The FBI inadvertently revealed one of the U.S. government’s most sensitive secrets about the Sept. 11 terror attacks: the identity of a mysterious Saudi Embassy official in Washington who agents suspected had directed crucial support to two of the al-Qaida hijackers. Yahoo News Chief Investigative Correspondent Michael Isikoff details the findings.
MICHAEL ISIKOFF: The FBI, in what appears to be a screw-up of major proportions, has inadvertently revealed one of the US government's most sensitive secrets about the September 11 terror attacks-- the identity of a mysterious Saudi embassy official in Washington, who agents believed had directed critical support for two al-Qaeda terrorists who were among the hijackers on September 11 flying the American Airlines flight into the Pentagon that killed 125 people.
Now, I should say that there is a lot of debate about just how strong the evidence against the former Saudi embassy official is. And it's been a subject of major dispute within the FBI for years. But the new filing, which a senior US government official confirmed was an error, seems likely to revive questions about potential Saudi links to the 9/11 plot.
And perhaps even more significantly, it will bring public attention on the extraordinary efforts by top Trump administration officials in recent months to prevent any internal documents about the FBI investigation into the Saudis from becoming public. Among those who have filed declarations with the court are Attorney General William Barr and acting DNI Director Richard Grenell. They both filed motions saying that any information about the Saudi links were a state secret that would harm national security if it were ever disclosed.
And yet, in this declaration from the FBI, Assistant Director for Counterterrorism, a woman named Jill Sanborn-- she discloses the name of the Saudi embassy official who is at the heart of the case. It's a name that I think fair to say almost no Americans have ever heard of. It's Mussaed al-Jarrah, who was a Saudi embassy official in Washington ministry of foreign affairs, who FBI agents concluded had directed there be support for two 9/11 hijackers who flew into the country in January, 2000 and got significant help from Saudis in Southern California, who lent them money, set them up with bank accounts, found them apartments.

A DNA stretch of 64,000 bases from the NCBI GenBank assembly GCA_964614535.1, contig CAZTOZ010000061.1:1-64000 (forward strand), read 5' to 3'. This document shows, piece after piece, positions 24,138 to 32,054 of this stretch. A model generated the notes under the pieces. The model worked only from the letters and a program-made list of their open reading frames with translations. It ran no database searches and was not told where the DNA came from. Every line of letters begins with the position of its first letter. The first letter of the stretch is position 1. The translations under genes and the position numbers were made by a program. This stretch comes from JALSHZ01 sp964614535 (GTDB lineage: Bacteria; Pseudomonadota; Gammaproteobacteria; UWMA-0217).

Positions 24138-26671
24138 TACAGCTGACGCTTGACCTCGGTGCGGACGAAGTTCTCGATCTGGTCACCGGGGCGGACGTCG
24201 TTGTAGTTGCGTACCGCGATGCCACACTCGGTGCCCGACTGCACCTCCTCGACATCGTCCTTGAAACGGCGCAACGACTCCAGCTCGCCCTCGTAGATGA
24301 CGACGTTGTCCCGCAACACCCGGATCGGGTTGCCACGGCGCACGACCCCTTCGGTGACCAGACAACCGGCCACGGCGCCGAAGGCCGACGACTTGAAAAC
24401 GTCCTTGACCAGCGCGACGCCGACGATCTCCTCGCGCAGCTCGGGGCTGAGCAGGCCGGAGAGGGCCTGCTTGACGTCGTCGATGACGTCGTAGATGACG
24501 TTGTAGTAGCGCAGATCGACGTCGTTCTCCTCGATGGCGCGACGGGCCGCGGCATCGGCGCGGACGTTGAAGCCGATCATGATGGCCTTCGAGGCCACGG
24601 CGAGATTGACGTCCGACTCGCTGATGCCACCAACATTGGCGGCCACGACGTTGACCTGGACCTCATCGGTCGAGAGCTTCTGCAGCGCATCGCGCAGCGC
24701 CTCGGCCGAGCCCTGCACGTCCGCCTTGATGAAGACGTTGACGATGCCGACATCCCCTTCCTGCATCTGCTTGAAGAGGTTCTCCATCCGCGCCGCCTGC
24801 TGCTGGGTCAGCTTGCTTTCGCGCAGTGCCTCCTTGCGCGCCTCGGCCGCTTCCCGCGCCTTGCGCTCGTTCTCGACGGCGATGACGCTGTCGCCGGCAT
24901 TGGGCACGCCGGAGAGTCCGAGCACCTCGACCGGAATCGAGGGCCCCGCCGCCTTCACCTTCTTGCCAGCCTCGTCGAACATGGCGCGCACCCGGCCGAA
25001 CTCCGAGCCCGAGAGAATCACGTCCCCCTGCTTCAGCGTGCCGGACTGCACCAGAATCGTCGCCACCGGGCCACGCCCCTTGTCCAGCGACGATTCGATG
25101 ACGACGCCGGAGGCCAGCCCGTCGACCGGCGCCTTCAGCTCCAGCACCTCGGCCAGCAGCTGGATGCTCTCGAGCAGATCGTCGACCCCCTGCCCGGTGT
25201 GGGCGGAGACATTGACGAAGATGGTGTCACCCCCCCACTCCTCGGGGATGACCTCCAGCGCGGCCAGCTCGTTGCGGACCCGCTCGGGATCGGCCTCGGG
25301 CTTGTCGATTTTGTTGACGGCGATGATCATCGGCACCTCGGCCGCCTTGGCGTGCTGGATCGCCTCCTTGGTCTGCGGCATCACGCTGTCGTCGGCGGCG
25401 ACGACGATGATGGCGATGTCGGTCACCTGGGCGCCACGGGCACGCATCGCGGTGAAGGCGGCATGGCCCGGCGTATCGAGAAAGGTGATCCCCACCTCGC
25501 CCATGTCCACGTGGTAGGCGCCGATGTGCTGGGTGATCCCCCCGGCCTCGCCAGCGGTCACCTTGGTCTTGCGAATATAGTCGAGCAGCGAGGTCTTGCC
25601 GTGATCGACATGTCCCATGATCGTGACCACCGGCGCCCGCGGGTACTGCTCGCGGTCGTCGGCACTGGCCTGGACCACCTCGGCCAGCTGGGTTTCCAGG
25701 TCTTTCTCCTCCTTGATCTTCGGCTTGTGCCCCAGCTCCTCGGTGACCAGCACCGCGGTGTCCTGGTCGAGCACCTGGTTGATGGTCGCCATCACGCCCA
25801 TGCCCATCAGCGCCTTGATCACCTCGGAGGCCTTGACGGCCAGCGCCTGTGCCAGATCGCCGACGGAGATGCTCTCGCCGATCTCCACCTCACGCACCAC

How did that all come about? It's a question that investigators have wondered for years. And the FBI agents who were investigating this believed that this guy, al-Jarrah, at the Saudi embassy directed that the support be given. The problem is, they couldn't prove why he did so. Were-- did he know that these two individuals were in fact al-Qaeda terrorists who were going to commit the 9/11 attacks?
The FBI couldn't prove that. As a result, the case never went anywhere as a criminal matter. But now the families of the 9/11 victims are pushing for full disclosure of this. And they just got a big helping hand, inadvertently, from the FBI.